For For The Warp players, this is a general strategy guide for obtaining all the achievements, if you are collecting achievements, this guide will help you out.
If you don’t care about what every ship does and just want to know what ship to pick, hover over the spoiler to find out.
Pick the Aylon Cruiser
If you don’t have that ship, pick the Light Destroyer or the Missile Cruiser.
Unlocked by: Available at the start of the game.
The Frigate is your starting ship, and it isn’t very good. While it has a surprising amount of hull, its drawbacks are its weak starting deck and your low shield capacity, making it easy to take hull damage.
The reason why taking hull damage is a big deal is because you don’t start off with a good way of healing that hull damage. It costs too much to repair outside of combat, and you don’t start off with any cards that let you heal hull during combat.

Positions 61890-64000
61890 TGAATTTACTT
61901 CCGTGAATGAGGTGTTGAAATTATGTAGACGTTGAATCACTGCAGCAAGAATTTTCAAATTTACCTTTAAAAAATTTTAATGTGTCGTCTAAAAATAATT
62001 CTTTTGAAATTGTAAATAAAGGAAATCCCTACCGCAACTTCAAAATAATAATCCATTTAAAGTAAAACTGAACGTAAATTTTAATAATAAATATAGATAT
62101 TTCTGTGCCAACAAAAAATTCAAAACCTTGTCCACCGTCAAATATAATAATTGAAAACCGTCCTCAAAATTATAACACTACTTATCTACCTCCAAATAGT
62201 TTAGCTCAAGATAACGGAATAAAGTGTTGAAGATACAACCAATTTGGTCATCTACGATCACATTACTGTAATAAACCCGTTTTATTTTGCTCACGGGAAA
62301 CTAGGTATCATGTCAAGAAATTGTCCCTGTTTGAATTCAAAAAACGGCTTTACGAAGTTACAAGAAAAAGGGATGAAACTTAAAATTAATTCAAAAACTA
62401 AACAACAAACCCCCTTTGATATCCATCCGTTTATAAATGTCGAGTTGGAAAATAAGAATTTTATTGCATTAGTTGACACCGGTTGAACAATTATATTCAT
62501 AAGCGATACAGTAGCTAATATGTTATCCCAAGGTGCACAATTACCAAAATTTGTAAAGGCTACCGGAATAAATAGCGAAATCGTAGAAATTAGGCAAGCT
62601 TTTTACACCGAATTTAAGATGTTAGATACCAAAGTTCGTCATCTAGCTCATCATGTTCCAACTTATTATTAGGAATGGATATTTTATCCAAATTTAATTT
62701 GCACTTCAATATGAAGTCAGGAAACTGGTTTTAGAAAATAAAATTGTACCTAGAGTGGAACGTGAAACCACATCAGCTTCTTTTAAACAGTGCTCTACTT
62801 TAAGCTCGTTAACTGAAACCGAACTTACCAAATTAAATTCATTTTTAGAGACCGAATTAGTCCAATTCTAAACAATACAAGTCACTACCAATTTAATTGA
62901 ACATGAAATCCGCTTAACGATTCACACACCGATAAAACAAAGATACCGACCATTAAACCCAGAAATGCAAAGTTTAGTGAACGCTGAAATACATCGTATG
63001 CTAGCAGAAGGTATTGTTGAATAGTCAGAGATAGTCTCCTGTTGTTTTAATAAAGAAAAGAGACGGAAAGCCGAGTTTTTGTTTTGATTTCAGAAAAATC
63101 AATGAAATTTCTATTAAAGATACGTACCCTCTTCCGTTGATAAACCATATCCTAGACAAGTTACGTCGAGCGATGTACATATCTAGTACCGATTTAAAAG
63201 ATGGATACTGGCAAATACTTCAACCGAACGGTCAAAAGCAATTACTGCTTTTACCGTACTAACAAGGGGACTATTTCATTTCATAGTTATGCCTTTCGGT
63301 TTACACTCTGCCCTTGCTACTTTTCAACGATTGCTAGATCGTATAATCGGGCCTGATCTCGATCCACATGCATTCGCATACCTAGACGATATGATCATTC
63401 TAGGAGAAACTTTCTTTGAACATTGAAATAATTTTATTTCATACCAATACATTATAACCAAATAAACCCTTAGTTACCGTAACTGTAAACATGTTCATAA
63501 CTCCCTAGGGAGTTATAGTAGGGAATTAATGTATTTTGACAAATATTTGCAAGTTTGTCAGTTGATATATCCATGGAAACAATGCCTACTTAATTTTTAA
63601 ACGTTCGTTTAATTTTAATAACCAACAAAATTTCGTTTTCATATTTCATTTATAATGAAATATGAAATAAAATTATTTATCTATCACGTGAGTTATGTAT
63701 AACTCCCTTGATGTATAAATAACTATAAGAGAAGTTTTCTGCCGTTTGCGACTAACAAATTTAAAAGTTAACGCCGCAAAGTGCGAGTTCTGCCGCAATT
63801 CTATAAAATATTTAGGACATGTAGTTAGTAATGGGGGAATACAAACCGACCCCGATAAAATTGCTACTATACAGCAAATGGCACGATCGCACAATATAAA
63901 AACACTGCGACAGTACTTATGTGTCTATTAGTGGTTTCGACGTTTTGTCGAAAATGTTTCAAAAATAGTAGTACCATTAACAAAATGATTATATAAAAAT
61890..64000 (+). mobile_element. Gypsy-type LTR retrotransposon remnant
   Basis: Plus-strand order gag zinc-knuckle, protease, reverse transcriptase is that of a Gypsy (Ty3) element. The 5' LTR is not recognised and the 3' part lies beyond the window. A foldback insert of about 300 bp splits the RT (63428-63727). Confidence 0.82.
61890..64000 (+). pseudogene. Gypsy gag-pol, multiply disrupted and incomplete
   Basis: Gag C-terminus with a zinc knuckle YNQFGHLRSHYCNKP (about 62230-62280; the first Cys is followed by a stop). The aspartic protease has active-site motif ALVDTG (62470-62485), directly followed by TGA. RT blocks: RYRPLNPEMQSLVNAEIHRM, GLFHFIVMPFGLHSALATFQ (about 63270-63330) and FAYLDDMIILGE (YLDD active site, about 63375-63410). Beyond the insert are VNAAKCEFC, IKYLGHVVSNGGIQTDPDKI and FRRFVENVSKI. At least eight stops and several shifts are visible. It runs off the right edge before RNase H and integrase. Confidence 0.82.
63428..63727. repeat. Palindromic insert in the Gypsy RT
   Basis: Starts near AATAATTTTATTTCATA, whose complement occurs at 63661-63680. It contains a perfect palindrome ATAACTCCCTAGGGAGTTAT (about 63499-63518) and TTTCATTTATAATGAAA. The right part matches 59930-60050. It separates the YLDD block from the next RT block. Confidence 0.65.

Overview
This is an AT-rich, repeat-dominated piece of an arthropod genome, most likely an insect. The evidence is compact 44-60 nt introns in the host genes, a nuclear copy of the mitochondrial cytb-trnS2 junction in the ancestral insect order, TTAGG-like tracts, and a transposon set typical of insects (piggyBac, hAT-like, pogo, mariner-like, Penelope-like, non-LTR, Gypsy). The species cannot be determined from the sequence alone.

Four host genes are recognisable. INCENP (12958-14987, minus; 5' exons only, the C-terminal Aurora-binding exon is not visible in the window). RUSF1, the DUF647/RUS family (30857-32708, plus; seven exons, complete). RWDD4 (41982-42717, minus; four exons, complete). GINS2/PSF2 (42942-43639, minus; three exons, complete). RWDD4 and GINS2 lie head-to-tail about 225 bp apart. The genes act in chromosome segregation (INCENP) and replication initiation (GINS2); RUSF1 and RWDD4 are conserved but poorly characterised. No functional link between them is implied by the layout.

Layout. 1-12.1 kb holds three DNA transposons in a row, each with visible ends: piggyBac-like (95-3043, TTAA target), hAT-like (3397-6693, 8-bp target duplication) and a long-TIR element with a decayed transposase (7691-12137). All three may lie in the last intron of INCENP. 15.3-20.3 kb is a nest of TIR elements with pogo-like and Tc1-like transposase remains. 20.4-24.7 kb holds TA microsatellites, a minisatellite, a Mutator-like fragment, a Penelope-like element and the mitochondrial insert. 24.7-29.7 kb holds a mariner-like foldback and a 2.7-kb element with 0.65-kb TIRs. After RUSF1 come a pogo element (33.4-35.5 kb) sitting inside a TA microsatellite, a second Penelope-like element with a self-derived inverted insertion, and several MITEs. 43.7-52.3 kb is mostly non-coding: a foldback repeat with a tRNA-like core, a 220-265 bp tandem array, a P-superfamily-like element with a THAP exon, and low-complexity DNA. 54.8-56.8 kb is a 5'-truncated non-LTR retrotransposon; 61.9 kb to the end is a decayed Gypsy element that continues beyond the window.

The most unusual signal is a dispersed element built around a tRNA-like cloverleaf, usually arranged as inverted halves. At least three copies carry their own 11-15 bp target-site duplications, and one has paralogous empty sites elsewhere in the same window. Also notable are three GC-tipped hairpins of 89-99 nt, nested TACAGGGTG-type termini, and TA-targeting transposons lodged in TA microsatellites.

Playing this ship effectively is challenging since your starting deck doesn’t really synergize with anything and your lack of healing will weaken you as you progress. It’s best to pick up a card which increases shield capacity along with one that lets you heal during combat to ensure you can cruise through the early systems.
Unlocked by: Defeating the boss in Varlam, the first system.
While the “Light” in Light Destroyer implies it’s weak, that’s far from true. Although it has 20 less hull compared to the frigate, it has a higher shield capacity and a significantly better starting deck. Your deck has Point Defense, a pretty decent shield card for what it is. It also includes 2 Gatling Gun cards, which are amazing and you can read in the card section why.
This ship is perfectly fine for completing the normal mode of the game without too much stress. It plays similar to the Frigate, but with less of the drawbacks that the Frigate has.
Unlocked by: Defeating the boss in Carthium, the second system.
This ship has the special feature of having 4 equipment slots available at the start of the game compared to the default of 3 that every other ship has.